New insights and understandings
The holistic human givens approach has generated, through the research of its co-founders and others, new insights and findings which are consistent with the latest neuroscientific research (as well as findings from other disciplines), and have major implications for making not only psychotherapy and counselling more effective, but also education and psychological interventions in general.
- Helps us to identify why a person is experiencing their current difficulties and what can be done about it
- A new view of the unconscious mind – the APET™ model – which is compatible with neuroscience, clinical experience and experiment, and which shows how the brain works through ‘pattern matching’. This supersedes cognitive behavioural therapy (CBT) because it is more true to the reality of brain functioning
- A new insight into trauma and, therefore, how best to treat it
- An holistic understanding of the evolutionary origins and function of human dreaming, which has huge implications for our emotional health
- The crucial link between thinking styles and fluctuations in emotional arousal
- An holistic, integrated theory for why depression develops and is maintained
- A new explanation for addiction and why withdrawal symptoms occur
- The discovery of ‘molar memories’ which generate and maintain some instances of compulsive behaviour (such as sexual compulsions, anorexia and bulimia)
- An understanding of why the use of metaphor is so powerful as a form of treatment
- A comprehensive understanding of the placebo and ‘nocebo’ effects
- A psychobiological explanation of clinical hypnosis, why it works and what mechanisms are common to all forms of hypnotic induction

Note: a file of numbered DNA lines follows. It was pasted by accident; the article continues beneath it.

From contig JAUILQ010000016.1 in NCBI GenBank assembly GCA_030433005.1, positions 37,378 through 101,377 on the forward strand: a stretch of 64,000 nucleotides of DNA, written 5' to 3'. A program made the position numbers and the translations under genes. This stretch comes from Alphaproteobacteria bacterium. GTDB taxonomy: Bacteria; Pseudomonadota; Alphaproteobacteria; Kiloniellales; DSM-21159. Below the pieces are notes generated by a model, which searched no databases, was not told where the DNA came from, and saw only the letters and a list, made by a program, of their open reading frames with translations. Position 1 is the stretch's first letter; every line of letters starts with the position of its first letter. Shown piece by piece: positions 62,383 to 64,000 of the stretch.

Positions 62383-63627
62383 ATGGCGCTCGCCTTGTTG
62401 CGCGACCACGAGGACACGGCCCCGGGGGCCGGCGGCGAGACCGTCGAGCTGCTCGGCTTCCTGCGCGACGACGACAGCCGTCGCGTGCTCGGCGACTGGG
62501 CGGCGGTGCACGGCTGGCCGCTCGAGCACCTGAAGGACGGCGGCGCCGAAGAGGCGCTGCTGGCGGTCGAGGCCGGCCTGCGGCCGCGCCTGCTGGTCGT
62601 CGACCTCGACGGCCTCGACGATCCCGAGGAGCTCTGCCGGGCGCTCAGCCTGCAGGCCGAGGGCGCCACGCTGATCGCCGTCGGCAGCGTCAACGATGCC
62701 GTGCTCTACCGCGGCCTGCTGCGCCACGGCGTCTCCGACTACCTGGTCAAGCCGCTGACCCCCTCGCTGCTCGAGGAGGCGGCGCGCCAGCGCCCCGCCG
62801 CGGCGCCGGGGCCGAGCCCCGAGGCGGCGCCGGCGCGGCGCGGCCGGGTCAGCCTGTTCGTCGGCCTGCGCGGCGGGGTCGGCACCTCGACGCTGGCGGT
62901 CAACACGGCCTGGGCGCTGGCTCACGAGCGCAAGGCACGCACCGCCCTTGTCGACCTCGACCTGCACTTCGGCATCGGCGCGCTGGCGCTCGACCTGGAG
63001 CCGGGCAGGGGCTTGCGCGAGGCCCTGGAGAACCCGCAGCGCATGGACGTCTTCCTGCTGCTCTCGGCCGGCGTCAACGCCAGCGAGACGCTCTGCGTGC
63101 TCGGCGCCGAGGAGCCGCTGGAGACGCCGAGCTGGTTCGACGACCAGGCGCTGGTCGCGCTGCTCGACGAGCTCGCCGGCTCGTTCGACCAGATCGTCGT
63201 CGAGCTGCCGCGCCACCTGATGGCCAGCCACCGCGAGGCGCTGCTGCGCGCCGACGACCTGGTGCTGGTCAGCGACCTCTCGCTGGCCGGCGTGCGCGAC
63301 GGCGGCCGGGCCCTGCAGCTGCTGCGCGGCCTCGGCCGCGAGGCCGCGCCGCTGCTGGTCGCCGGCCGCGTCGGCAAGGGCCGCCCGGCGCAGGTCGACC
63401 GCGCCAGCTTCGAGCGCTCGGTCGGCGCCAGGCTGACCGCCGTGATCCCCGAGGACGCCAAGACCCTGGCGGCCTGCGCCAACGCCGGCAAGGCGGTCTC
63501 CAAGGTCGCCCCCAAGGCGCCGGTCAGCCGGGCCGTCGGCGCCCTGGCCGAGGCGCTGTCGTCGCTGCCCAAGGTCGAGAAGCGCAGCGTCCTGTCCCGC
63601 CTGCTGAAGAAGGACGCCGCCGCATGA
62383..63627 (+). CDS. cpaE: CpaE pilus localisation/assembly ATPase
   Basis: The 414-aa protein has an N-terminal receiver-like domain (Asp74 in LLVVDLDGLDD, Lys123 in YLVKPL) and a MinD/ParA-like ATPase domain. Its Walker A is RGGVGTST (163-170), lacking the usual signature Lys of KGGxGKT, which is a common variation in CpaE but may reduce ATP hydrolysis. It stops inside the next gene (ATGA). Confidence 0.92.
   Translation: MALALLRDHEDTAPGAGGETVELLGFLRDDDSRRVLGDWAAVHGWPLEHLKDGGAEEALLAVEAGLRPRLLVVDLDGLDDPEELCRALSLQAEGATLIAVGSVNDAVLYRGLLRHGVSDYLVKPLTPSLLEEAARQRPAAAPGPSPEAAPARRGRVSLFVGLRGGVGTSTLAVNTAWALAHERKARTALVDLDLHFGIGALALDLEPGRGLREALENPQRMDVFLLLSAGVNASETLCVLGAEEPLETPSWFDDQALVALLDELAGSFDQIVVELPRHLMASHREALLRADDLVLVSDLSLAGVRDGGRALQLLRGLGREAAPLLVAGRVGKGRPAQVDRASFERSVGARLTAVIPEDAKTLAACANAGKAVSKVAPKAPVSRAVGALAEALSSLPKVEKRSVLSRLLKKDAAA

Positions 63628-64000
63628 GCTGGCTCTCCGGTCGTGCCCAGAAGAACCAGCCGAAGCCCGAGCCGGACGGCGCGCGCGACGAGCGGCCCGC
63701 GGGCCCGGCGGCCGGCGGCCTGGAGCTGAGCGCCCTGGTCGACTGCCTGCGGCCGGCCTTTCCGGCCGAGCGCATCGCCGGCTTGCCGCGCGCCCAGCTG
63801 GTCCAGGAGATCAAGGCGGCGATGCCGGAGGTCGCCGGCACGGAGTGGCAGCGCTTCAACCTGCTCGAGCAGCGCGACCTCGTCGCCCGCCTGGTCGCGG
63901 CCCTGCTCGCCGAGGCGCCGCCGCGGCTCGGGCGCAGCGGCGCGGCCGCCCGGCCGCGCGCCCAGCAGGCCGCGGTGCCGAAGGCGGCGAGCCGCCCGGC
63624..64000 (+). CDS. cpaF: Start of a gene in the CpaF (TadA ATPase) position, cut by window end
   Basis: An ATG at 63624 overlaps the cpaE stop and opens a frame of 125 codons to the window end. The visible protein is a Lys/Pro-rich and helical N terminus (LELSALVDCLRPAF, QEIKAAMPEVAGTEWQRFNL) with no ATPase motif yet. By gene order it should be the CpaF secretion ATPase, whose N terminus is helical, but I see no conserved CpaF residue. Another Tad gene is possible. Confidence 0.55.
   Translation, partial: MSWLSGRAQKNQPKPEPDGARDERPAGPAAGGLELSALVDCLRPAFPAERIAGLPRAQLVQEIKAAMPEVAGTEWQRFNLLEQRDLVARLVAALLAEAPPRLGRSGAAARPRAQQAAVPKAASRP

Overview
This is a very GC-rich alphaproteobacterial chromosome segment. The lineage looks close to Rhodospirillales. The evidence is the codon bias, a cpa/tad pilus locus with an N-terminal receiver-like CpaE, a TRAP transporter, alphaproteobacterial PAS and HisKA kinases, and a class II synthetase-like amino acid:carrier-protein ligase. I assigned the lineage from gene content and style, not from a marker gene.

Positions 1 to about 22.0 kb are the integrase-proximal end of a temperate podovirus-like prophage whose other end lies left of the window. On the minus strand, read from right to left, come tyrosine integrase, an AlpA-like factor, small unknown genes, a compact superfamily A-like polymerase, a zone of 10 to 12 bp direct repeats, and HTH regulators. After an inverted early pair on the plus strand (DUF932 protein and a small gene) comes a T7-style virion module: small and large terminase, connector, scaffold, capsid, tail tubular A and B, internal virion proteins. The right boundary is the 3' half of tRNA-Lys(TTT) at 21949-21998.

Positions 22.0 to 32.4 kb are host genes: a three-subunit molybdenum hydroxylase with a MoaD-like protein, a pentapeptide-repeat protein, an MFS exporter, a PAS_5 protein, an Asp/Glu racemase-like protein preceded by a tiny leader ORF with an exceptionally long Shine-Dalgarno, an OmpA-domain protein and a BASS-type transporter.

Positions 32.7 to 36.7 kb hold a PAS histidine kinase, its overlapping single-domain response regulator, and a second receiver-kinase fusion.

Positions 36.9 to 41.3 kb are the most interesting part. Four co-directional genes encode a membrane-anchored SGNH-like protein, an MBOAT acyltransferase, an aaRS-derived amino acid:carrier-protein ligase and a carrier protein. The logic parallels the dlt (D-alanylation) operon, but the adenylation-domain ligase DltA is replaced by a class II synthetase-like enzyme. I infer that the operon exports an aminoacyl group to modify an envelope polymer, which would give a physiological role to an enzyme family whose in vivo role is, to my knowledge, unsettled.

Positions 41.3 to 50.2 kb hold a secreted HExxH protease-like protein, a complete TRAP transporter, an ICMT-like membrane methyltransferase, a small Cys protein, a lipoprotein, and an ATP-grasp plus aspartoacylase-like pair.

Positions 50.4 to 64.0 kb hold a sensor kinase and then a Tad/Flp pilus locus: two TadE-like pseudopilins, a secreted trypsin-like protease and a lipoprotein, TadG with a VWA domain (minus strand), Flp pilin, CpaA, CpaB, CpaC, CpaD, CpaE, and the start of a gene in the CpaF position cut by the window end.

- A new, empowering understanding of the potential cause of autism
- A new insight into what psychosis is
- Caetextia: a new definition of autistic and Asperger's behaviour
- A more comprehensive understanding of the importance of the REM (rapid eye movement) state in generating reality and accessing intuitive knowledge
- A new understanding of the nature of consciousness.
Explore our articles and interviews
Social work should be about helping people yet, bogged down in bureaucracy, it has lost its way. Jan Little shows how the human givens approach can put it back on track.
Angela Austin describes how the human givens approach has informed her work to create an emotionally safe place where children with autism can learn.
Renée van der Vloodt describes how a dramatic event during rewind helped a client resolve a whole host of difficulties in her life.
Hugh McNab illustrates how to successfully detraumatise even the most severe cases of trauma and anxiety-related disorders and help a client back to work and engaging positively with life once again.
In 1991 Sue Hanisch was caught up in an IRA bombing at Victoria Station, London. She lost her right leg as a result and sufferd from severe PTSD for nine years…
Emily Gajewski describes how the human givens approach has provided a practical focus for working with women struggling to cope with everyday life
Joe Griffin explains why dreaming, and forgetting our dreams, fulfils a vital human need.
Val Giblett shares her experience of how human givens principles helped her cope, in her own way, with the diagnosis and treatment of an aggressive cancer.
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